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Author Topic: Using nutrition to help improve liver function post treatment.  (Read 9524 times)

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Offline Mugwump

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  • My number of posts means nothing, piscor ergo sum!
Using nutrition to help improve liver function post treatment.
« on: February 23, 2019, 12:35:07 am »
The Canadian Liver Foundation is a very good organization for online information about how nutrition can help our livers post treatment. Especially those of us who have progressed past f2 or have cirrhosis and are now free from HCV.

For those who want to use specific food values here is a link to an updated document with the data necessary for doing food value calculations necessary for correct portioning. www.hc-sc.gc.ca/fn-an/alt_formats/pdf/nutrition/fiche-nutri-data/nvscf-vnqau-eng.pdf

Finally the stodgy old Canada Food Guide has been updated with decent scientifically based information (in the past it was far too vague, food industry biased and unrealistic, to say the least!)

I am still cooking for seniors part time and a key part of my job is creating meals that follow strict nutritional guidelines. At the same time we strive to reduce the reliance on salt while producing meals that are both balanced and appealing.
Giving our bodies the best chance to heal from the damage done by hep C is a goal that seems of great importance and is one that is much overlooked in my opinion.

I can tell you that the use of good cooking techniques, knowing food values, the careful portioning and preparation of ingredients is an absolute imperative in my job.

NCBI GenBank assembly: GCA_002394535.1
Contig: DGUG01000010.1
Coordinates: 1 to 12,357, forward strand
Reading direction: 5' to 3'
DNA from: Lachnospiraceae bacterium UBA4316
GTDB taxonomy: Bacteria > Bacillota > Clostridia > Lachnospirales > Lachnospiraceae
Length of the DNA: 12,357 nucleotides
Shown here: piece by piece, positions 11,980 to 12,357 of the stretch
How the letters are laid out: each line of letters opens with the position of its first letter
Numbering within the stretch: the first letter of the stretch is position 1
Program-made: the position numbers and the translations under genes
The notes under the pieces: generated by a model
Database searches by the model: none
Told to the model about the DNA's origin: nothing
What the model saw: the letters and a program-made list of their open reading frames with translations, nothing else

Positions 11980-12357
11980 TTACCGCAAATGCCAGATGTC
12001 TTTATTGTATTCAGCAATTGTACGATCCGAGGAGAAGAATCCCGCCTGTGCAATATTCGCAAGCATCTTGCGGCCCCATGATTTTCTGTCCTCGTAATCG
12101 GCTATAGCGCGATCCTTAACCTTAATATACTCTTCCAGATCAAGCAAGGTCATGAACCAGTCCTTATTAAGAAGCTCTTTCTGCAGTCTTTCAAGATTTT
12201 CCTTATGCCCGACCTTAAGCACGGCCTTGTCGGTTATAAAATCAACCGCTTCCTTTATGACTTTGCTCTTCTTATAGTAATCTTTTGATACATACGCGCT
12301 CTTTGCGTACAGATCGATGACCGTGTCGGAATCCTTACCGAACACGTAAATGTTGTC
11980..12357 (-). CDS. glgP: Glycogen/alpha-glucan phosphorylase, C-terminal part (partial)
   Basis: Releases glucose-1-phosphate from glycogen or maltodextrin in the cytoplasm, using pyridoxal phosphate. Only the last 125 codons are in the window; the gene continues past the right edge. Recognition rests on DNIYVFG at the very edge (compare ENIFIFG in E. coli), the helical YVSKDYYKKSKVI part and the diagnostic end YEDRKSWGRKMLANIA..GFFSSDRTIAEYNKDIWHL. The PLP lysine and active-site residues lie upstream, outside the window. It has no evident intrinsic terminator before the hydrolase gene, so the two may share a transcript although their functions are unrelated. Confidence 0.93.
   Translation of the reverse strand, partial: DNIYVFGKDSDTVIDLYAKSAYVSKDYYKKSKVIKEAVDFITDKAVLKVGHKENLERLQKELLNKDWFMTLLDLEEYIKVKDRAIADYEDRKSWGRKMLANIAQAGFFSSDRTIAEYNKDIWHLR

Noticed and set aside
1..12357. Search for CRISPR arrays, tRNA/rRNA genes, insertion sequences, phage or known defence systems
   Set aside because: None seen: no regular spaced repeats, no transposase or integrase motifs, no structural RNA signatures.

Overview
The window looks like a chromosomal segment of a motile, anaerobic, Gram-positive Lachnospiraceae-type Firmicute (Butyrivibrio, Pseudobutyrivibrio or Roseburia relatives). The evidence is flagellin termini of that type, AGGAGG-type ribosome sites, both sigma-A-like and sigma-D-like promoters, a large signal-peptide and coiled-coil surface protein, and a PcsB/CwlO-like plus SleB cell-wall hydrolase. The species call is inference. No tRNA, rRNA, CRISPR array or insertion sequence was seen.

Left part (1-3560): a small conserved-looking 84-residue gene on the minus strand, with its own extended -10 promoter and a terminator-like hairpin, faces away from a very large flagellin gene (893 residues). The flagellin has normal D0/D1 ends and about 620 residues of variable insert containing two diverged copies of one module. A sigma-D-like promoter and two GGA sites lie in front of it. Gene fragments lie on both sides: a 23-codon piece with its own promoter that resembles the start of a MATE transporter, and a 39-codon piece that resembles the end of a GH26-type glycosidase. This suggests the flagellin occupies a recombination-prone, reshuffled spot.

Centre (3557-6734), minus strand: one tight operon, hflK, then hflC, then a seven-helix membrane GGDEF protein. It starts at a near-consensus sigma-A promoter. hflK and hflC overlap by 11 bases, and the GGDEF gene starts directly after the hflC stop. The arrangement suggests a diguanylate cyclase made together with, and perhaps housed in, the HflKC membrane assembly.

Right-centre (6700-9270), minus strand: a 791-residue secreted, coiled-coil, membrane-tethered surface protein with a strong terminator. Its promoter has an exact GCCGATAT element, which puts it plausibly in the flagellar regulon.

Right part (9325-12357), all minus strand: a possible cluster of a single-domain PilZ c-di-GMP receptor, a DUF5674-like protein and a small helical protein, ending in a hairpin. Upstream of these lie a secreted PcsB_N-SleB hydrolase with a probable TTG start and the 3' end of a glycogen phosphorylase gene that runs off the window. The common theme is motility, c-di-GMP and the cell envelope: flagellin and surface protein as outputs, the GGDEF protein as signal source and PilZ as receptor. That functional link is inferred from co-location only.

For instance: For seniors who have difficulty chewing or especially liver related digestive and swallowing issues, we use special preparation methods and some individuals are served minced or pureed meals specifically to aid in the digestive process.

Therefore: For some of us with cirrhosis caused digestive issues, preparing food differently to aid in digestion may help greatly.
The pages of the Canadian Liver Foundation in the first link go into this in greater detail.

Indeed the old saw "you are what you eat" has a kernel of truth in it.
For example of how important food value knowledge is: Just the other day the main entré was Salmon Alfredo served with noodles. I burned my alternate by accident. My alternate was Cornish Pasties, which almost set off the smoke alarms when I got busy and forgot them in a 425f oven! Because I had left over boiled eggs I quickly came up with a second noodle dish on the spot, I used pesto sauce with sliced boiled eggs portioned correctly as my alternate. I had to do quick calculations on the spot to create a correct starch/protein balance. Knowing the nutrition and portioning values of the foods made the job a breeze.
Cheers and good health
PS; FYI 75 grams of bear meat has 24 grams of protein. Just don't tell that to a bear! :o   
Caution shameless self promotion below :-)

Offline andrew j

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Re: Using nutrition to help improve liver function post treatment.
« Reply #1 on: February 23, 2019, 06:45:54 pm »
Hi Eric,

This is good stuff.

I've actually just had a bit of a breakthrough in the diet dept.
Finally, after years of what probably amounted to overeating (eating large volumes, esp. at night, in order to get necessary nutrition because of a semi-veg diet (not much tolerance for meat-base protein) - I have now ...

There was an intermediate stage following Tx: slowly more animal-based protein (which I seem to need), and consequently a bit less volume.

Now (and acknowledging that I'm over 60) finally - even less volume at night - and a simpler, cleaner diet.:
Rice; a bit of oily fish; some root veg, and some simple salad stuff ... with a good whack of olive oil, still (which I think I learnt to metabolise because of insufficient protein (above)).

We don't actually need much food to get by on.
... But maybe you need a bit more [esp.animal protein, and fat] in colder places like Canada.

Please take it easy around those bears, eh?!!


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